Gold is a tangible investment, so you have to consider where to physically store the gold bars you buy. Therefore, stackability and storage can come into play, steering you away from certain products that may not be conducive to simple storage. Do you have sufficient space, adequately secure, for keeping your gold out of harm’s way?
Assay packaging is an excellent way for anyone to verify the authenticity of a gold bullion bar. Gold bars with assay packaging are easier to sell thanks to their authenticity card built right into the protective packaging. It’s like a certificate of authenticity direct from the refiner or mint and is excellent provenance for your gold.
A London-based bullion market trade association, the foremost independent authority on bullion maintains a Good Delivery-certification list. To receive a Good Delivery stamp of approval, refiners must adhere to specific quality standards. Requirements include stamping markings (like a serial number) on the bars, a high purity content, listed weight, the name of the refiner and assayer, and so on. Most if not all gold bullion bars we sell at BullionMax meet these Good Delivery requirements.
Gold bars can differ significantly depending on the brand. For example, gold bars made by top brand names fetch the best prices and are ideal for quicker sales. Some premier brands include:
One of the best places to buy gold bullion bars is from a reputable bullion dealer online, mainly because it offers the largest selection of gold, some of the best possible pricing, and low-cost or even free shipping.
Some people also choose to buy at bullion auctions or online auction sites like eBay. We’re not super-keen on that for a few reasons. Many auction and reseller sites are full of scams, misleading product descriptions, and sometimes outright fraud. Sellers in such places are like the traveling snake-oil salesmen of the Wild West: they set up shop, sell as much as possible, and then pack up and flee with a crowd of angry customers/victims on their heels.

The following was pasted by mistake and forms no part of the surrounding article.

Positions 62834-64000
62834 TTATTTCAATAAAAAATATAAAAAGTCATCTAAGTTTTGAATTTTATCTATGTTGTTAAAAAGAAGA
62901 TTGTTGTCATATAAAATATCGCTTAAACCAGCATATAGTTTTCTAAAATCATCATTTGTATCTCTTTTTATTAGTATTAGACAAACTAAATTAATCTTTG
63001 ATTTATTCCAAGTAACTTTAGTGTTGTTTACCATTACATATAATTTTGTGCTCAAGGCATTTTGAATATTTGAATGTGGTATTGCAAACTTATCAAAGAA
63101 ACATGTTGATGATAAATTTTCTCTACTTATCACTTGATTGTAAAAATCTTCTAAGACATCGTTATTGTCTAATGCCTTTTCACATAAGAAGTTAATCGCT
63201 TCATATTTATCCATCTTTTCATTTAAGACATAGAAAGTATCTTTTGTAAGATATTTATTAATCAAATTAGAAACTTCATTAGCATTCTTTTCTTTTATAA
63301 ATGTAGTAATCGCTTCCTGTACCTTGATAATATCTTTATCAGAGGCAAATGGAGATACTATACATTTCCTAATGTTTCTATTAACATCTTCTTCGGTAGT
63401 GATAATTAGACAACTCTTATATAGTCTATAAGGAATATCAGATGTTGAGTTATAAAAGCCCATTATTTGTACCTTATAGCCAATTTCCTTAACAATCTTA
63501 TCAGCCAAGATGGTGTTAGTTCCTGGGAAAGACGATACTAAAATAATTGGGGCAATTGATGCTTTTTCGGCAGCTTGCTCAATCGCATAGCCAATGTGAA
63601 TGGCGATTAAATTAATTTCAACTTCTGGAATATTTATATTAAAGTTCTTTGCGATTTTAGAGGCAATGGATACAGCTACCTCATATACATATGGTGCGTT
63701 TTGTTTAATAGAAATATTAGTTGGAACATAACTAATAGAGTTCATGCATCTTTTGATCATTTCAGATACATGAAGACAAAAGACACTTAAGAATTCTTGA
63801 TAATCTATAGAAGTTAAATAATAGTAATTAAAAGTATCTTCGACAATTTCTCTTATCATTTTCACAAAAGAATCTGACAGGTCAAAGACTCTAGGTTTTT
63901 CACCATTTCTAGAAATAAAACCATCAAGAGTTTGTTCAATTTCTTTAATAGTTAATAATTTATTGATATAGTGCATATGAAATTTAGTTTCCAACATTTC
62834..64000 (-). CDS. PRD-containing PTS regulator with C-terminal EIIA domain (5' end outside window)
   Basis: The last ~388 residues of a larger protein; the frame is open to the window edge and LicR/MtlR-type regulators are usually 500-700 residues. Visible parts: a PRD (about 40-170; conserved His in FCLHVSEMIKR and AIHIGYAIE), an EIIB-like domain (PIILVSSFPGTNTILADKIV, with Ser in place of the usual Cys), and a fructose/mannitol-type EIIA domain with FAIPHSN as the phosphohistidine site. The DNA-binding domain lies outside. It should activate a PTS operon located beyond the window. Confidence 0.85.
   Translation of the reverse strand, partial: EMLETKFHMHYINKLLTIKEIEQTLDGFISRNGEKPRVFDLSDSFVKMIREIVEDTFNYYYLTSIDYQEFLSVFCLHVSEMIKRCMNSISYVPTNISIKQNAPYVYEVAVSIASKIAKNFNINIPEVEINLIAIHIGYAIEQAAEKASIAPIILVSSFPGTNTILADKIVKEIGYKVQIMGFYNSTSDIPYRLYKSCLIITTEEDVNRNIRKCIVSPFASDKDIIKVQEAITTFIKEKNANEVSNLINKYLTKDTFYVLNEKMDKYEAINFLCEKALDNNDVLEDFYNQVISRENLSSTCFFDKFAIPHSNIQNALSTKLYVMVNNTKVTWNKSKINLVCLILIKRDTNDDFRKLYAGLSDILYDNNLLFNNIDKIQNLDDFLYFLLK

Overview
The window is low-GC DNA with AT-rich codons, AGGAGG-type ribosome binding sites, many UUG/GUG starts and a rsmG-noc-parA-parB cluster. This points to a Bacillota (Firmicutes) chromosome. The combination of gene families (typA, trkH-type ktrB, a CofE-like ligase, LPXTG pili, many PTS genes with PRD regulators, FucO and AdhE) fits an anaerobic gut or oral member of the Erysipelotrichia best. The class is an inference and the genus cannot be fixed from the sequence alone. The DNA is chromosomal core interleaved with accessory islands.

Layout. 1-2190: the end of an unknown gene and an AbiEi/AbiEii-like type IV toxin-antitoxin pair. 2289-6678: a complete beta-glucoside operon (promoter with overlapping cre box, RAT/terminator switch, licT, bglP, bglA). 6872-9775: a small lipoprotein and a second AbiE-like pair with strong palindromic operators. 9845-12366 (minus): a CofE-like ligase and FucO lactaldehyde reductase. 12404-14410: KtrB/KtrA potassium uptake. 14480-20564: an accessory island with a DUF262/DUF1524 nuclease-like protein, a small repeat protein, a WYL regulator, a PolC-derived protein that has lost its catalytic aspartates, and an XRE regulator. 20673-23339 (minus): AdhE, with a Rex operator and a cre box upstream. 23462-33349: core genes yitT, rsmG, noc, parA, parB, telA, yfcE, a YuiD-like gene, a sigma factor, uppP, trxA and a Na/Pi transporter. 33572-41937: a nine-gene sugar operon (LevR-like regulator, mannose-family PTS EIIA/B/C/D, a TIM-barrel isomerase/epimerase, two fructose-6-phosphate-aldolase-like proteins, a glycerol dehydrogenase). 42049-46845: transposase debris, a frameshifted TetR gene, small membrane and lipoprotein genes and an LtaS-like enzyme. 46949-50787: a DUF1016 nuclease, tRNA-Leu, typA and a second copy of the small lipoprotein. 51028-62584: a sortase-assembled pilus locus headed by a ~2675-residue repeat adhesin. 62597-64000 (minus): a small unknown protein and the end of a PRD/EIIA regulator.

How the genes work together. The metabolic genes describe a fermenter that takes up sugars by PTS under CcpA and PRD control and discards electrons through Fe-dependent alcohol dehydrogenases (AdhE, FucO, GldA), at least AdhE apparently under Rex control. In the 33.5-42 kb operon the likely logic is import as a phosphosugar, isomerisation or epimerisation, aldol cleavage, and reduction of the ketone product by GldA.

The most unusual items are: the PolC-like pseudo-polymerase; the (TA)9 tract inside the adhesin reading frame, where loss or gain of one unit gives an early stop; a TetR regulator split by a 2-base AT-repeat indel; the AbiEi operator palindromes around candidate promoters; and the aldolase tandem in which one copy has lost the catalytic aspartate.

For those who prefer to buy gold in a face-to-face transaction, coin shops and pawn shops may be an option, depending on where you live. However, they tend to have higher prices over the spot price than online bullion dealers simply because they have higher expenses (renting and insuring a storefront, that sort of thing).
There are several other factors you should be aware of when buying gold bullion bars. As an investor, you will want to pay close attention to the purity of the gold since this can directly impact the bar’s price and liquidity (Good Delivery-certified gold must be a minimum of 0.995 pure).
Next, you want to ensure that you are not overpaying for shipping since that can significantly increase your costs. Before your bullion ships, be sure that it is being packaged and shipped correctly to protect from damage or loss.
Experienced gold dealers will always use discreet packaging to avoid attracting attention and deter theft. If you are not buying from an individual or a company with anything less than a stellar reputation, exercise extreme caution and do your diligence to avoid buying fraudulent bullion or falling victim to a scam. Consider paying with your credit card, so you have some recourse if you aren’t treated fairly and the seller doesn’t get the issue sorted out in a hurry.
As always, regardless of where you buy or store your gold bullion, purchasing insurance to protect your investment is a must.
By now, you probably have a pretty good idea of what bars you want to consider adding to your collection. Though you may know precisely what you want, it may not be available immediately, so you have to decide whether or not time is of the essence for you.
If the product you want is available, you also must ensure the cost is within your budget. For most buyers, availability and cost are the perfect places to help you choose the bar that is best for your collection.